Among the grateful of all professions, are Cuban educators. (Applause). They, you, like Fidel, know that we have much to achieve, and that all that we do for the dissemination of the knowledge that humanity has accumulated over centuries will never be enough. A lifetime is not sufficient to learn everything. Nor to teach everything.
The merit is in the struggle, to always advance further, not being stopped by the obstacles. The case of this Pedagogy Congress can be cited as an example. Not even in the toughest years of the economic crisis of the 1990s, did these gatherings for the unity of educators cease to be held.
The Pedagogy Congress is the voice of the grateful in Education, of those who work for more and better access to knowledge, aware of what we are lacking, but also conscious of just how much we must defend, save and perfect.
Cuba, in recent months, has become a gigantic Constituent Assembly, on taking our new Constitution to a popular debate, prior to a Referendum, for which on February 24 we will vote Yes en masse, without a doubt.
Teachers and students of all levels are among the segments of the population that discussed with greater depth and enthusiasm the changes and new formulations for our Magna Carta.
I believe that this is due to the fact that, despite the criminal blockade that is being tightened, the financial limitations that hit us and delay the fulfillment of many of our dreams, the Cuban state has ratified, once again, its responsibility in terms of the absolutely free nature of education, from preschool to the conclusion of an undergraduate degree. And even more: to guarantee schools and full employment for graduate teachers at any level. This is something that surprises and is admired by many of our visitors. And it is simply a right, together with that of health, to which the Revolution devotes the largest budgets, as these are universal human rights and fundamental to our Martí inspired ideal of “conquering all justice.” (Applause)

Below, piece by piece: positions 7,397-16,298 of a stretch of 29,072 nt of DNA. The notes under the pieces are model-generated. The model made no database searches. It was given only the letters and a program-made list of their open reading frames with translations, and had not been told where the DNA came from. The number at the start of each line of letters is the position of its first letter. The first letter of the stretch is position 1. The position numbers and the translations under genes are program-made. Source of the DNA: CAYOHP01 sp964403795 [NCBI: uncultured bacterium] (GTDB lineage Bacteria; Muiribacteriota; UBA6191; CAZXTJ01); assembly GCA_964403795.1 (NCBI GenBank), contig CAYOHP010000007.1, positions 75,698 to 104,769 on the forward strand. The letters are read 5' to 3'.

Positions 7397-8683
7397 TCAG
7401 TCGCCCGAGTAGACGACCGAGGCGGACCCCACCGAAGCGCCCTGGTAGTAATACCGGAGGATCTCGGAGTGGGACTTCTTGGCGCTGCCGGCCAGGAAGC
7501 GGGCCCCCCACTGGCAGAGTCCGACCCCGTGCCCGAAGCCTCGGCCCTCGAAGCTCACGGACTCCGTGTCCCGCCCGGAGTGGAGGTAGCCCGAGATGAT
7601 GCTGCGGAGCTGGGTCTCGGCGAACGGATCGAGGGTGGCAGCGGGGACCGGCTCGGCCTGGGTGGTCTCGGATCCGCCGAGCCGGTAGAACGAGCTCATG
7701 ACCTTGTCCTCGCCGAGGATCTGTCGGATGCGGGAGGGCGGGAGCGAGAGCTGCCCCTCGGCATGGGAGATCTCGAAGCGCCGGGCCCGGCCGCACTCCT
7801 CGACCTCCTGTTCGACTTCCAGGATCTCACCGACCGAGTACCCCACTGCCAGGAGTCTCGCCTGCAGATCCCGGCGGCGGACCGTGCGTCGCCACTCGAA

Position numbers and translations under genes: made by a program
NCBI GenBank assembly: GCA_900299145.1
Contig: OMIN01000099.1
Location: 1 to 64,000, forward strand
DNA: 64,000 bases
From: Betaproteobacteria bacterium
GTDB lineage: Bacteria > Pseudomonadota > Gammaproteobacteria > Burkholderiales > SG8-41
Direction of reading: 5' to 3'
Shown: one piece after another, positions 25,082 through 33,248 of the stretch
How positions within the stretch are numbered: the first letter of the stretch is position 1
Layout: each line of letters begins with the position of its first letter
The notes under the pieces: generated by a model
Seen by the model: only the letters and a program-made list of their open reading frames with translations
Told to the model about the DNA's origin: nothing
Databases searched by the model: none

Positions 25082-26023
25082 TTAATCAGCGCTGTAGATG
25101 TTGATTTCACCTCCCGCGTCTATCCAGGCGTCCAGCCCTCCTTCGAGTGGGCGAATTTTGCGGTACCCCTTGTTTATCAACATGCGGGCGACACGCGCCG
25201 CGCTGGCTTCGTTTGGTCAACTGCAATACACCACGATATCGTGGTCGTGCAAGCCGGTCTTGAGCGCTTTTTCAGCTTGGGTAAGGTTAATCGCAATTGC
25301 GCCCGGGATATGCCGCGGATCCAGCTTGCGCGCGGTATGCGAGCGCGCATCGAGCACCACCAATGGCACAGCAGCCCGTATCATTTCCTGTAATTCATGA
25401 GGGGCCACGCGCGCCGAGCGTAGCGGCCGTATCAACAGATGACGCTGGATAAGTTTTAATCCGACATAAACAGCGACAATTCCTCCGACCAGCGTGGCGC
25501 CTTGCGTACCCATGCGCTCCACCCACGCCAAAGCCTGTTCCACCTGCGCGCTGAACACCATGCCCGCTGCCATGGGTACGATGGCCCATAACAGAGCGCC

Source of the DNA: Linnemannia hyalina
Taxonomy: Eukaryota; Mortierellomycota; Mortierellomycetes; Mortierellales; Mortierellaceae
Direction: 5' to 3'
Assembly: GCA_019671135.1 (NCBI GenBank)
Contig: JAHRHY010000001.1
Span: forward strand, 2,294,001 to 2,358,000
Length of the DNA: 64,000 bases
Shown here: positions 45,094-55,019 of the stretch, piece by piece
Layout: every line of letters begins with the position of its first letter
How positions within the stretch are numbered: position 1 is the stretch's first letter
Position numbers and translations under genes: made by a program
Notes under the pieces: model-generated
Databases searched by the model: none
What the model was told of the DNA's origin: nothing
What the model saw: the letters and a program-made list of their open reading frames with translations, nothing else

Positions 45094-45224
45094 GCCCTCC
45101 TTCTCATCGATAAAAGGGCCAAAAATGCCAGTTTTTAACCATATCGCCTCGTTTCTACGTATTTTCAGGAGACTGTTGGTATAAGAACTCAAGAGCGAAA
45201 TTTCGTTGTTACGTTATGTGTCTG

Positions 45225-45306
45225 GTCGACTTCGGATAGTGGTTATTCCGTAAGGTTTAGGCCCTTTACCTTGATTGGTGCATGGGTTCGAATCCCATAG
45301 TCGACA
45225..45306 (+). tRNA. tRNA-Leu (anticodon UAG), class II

Without any chauvinism, I feel that Cuba has long guaranteed that “inclusive and equitable quality education and promotes lifelong learning opportunities for all,” something that unfortunately remains an aspiration for many countries.
And the new Constitution reinforces all these concepts, is at the forefront of the most progressive trends in the world, and aspires to more, particularly in terms of quality, as the more educated and better informed people are, not only are they freer, as Martí stated, but they demand more.
Education and culture have the power to expand the horizons of knowledge infinitely. The desire to learn grows in as far as knowledge does.
In the coming months, two new special schools for children with physical and motor disabilities should be inaugurated, stemming from an idea of our First Party Secretary, Army General Raúl Castro Ruz, who was strongly impressed after his recent visit to an emblematic school of Cuban education.
The “Solidarity with Panama” school, inaugurated by Fidel 30 yeas ago, with all its facilities and services available to children with serious physical and motor disabilities who, nonetheless, achieve impressive development of skills and knowledge, thanks to Special Education, will very soon have the company of similar institutions, strengthened in specialties such as Vocational, Artistic and Scientific Education.
We are also immersed in the repair of those schools damaged by the devastating tornado that hit five municipalities of Havana on the eve of Martí’s birthday. And we have proposed to rebuild them even more beautiful and with better facilities for the education of their students. (Applause)
At the same time, the more than 300 teachers from those areas, who were affected to some degree, and yet did not abandon their teaching responsibilities, must be recognized, encouraged, and supported. (Applause)
The extraordinary solidary spirit of our people, the very values that Cuban education shapes, with all its imperfections, which we recognize and constantly criticize, has allowed us to break records in recovery times of basic services.
I believe we owe much to the emphasis that our education places on history, and on its most prestigious protagonists. We are in a period of patriotic commemorations for the 150 years of the beginning of the independence wars, and the 60th anniversary of the revolutionary triumph of 1959.
Our young people know, even though they didn’t live it, that Cuba suffered 60 years of dependence on and neocolonial subjugation to the United States. The Revolution, in that same period, 60 years, has erased its consequences of profound inequality, racism, elitist education and exclusion. But schools have a duty to maintain that awareness in each generation that is educated in our classrooms.